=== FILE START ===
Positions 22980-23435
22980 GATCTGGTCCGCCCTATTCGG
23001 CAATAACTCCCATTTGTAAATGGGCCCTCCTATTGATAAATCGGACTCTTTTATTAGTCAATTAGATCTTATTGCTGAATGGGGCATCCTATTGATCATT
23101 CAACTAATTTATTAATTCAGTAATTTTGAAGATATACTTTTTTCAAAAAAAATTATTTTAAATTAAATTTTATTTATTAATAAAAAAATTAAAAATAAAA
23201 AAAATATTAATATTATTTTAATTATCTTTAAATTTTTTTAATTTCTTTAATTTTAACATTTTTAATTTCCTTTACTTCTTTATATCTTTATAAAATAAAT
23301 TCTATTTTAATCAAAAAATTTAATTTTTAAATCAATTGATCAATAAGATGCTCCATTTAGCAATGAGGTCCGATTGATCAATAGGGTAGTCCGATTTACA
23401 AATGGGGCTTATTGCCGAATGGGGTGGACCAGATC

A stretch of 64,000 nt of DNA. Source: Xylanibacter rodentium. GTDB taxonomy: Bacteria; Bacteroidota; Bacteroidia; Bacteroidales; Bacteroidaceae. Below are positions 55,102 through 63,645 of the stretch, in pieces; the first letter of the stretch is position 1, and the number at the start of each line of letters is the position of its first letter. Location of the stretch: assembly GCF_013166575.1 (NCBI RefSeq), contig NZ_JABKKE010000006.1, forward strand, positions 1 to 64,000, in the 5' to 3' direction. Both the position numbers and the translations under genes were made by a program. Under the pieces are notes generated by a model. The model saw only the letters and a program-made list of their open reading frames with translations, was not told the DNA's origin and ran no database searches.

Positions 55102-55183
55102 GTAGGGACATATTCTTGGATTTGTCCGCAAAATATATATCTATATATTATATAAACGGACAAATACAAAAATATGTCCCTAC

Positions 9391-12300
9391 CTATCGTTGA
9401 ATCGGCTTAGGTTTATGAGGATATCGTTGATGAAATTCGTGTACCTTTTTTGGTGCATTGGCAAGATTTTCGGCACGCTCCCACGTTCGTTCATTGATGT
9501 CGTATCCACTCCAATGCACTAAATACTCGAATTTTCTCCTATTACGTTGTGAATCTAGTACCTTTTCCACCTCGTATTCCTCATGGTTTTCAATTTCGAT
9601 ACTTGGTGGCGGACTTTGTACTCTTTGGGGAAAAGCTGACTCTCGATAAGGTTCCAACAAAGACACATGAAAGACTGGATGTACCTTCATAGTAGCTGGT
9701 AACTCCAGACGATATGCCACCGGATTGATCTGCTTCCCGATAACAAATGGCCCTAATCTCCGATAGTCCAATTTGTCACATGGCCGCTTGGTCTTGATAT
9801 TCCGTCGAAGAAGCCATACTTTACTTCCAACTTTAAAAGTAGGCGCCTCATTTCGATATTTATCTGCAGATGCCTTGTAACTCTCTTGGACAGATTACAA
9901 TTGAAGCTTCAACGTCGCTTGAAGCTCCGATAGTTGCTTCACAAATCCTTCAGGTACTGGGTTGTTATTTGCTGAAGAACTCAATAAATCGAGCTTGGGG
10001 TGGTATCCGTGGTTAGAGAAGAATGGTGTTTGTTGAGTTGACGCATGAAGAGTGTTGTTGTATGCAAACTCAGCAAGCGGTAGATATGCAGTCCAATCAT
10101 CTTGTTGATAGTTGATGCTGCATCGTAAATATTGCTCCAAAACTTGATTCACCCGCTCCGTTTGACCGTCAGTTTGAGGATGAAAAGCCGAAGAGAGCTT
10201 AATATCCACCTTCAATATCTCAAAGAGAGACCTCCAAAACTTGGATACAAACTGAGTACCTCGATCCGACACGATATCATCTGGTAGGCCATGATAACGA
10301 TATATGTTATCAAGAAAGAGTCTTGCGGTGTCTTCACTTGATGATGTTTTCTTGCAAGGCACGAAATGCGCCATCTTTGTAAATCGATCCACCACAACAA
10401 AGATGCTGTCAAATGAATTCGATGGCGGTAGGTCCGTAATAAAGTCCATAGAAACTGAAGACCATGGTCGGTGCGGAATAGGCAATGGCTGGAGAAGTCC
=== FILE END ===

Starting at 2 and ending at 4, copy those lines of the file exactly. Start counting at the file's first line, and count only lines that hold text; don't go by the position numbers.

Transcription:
22980 GATCTGGTCCGCCCTATTCGG
23001 CAATAACTCCCATTTGTAAATGGGCCCTCCTATTGATAAATCGGACTCTTTTATTAGTCAATTAGATCTTATTGCTGAATGGGGCATCCTATTGATCATT
23101 CAACTAATTTATTAATTCAGTAATTTTGAAGATATACTTTTTTCAAAAAAAATTATTTTAAATTAAATTTTATTTATTAATAAAAAAATTAAAAATAAAA